Six weeks later, the patient was referred to our hand service with an inability to flex the middle finger that was discovered shortly after the repeat irrigation and debridement procedure. He reported that the swelling was diminishing slowly. There were no systemic signs of infection including fever, chills, or night sweats, although locally there was ongoing yellowish drainage.

Physical examination revealed a healthy man who appeared his stated age and did not look septic. There was a fullness of the left volar hand over the middle finger A1 pulley. In a relaxed posture, the middle finger was fully extended. There was no tenodesis effect. The patient was unable to actively flex the left middle finger proximal interphalangeal (PIP) or DIP joints; however, passive range of motion measured 105° and 80°, respectively. Dynamic two-point discrimination in the middle finger measured 4 mm along both radial and ulnar aspects.

An ultrasound of the left hand was performed to assess the level of flexor tendon rupture and to rule out any occult abscess. The ultrasound demonstrated thickened and heterogeneous middle flexor tendons forming a complex fusiform mass that measured 1.3 cm in diameter. No detectable tendon rupture or tear was detected and there was no focal abscess or fluid collection.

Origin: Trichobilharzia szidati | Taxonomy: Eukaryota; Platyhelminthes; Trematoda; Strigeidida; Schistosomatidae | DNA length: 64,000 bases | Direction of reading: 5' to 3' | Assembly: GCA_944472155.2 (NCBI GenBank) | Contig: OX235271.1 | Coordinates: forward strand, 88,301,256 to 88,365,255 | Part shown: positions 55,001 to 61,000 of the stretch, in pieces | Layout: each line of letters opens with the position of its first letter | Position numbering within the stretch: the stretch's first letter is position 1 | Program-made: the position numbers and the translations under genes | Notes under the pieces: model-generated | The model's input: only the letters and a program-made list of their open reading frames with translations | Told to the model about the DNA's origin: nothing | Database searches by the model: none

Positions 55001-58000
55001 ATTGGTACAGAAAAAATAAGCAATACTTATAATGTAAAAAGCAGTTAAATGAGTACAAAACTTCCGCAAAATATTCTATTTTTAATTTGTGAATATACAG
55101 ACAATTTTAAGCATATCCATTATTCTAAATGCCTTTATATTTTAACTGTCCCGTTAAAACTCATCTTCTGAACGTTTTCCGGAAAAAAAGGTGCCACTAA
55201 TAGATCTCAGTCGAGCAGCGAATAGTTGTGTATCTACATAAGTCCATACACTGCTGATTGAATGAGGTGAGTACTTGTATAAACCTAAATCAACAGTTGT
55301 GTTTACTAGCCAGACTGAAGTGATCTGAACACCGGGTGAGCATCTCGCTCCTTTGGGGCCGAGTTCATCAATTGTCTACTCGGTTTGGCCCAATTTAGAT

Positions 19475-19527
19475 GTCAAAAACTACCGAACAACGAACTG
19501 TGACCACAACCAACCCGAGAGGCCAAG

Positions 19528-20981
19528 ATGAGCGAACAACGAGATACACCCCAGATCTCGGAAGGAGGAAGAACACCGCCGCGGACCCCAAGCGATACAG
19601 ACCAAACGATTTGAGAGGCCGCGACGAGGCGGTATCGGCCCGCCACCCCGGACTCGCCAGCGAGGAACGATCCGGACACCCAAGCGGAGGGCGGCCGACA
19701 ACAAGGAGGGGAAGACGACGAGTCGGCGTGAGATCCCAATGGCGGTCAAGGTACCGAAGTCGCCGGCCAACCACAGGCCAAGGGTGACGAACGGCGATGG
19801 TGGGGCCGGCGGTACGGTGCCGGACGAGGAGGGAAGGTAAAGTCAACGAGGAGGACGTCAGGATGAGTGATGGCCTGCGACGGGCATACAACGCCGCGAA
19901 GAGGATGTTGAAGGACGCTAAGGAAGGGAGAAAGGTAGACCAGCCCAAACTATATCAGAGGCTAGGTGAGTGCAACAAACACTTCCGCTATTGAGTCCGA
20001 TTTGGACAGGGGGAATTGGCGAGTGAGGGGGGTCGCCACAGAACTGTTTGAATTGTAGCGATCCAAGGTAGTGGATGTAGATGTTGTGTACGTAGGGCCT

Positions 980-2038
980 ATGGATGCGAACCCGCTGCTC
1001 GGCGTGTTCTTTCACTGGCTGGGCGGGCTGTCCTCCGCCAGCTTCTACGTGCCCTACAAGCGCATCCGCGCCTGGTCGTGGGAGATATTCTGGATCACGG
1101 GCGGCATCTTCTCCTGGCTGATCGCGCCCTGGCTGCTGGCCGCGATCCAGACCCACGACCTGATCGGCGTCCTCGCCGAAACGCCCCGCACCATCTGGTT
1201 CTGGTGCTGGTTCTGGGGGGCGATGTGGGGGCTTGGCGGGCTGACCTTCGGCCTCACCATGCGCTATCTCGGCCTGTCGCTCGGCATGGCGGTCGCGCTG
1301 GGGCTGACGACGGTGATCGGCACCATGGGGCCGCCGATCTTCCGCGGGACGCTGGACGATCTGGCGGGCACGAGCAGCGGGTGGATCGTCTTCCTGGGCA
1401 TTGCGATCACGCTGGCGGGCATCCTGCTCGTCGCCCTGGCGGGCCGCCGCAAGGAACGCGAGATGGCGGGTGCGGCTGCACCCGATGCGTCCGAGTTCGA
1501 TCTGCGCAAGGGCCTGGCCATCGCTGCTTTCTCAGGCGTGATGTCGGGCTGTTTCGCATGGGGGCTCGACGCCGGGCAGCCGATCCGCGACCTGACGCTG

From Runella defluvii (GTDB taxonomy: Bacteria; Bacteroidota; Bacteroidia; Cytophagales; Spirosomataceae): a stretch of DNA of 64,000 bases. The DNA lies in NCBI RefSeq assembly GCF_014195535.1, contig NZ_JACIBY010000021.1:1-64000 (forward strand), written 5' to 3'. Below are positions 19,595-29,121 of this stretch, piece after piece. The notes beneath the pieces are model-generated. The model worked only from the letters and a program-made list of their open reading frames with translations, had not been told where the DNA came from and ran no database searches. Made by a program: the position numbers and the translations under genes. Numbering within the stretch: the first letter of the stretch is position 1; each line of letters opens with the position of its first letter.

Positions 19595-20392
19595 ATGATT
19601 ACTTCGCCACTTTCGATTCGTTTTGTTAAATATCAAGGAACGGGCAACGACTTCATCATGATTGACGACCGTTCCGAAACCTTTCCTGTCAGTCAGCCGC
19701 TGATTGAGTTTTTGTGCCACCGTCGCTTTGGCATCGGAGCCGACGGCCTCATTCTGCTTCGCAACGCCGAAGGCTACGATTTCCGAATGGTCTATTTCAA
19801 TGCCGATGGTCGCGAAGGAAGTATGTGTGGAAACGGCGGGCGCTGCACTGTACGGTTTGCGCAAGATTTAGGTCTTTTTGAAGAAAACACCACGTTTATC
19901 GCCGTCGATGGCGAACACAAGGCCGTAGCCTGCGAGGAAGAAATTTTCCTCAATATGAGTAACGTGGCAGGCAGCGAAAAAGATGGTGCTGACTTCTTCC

Magnetic resonance imaging (MRI) demonstrated a 9 × 9-mm non-specific mass approximately 3.2 cm in length involving the flexor digitorum profundus (FDP) tendon of the left middle finger. Within the abnormal profundus tendon near the metacarpophalangeal (MCP) joint, there was a small focus of fluid within the substance of the tendon, likely delineating a cleft filled with fluid. In addition, there was a longitudinal split tear of the flexor digitorum superficialis (FDS) tendon that extended as far distally as the level of the MCP joint (Fig. 1a, b). There was no significant marrow edema of the imaged third metacarpal or joint effusion at the MCP joint.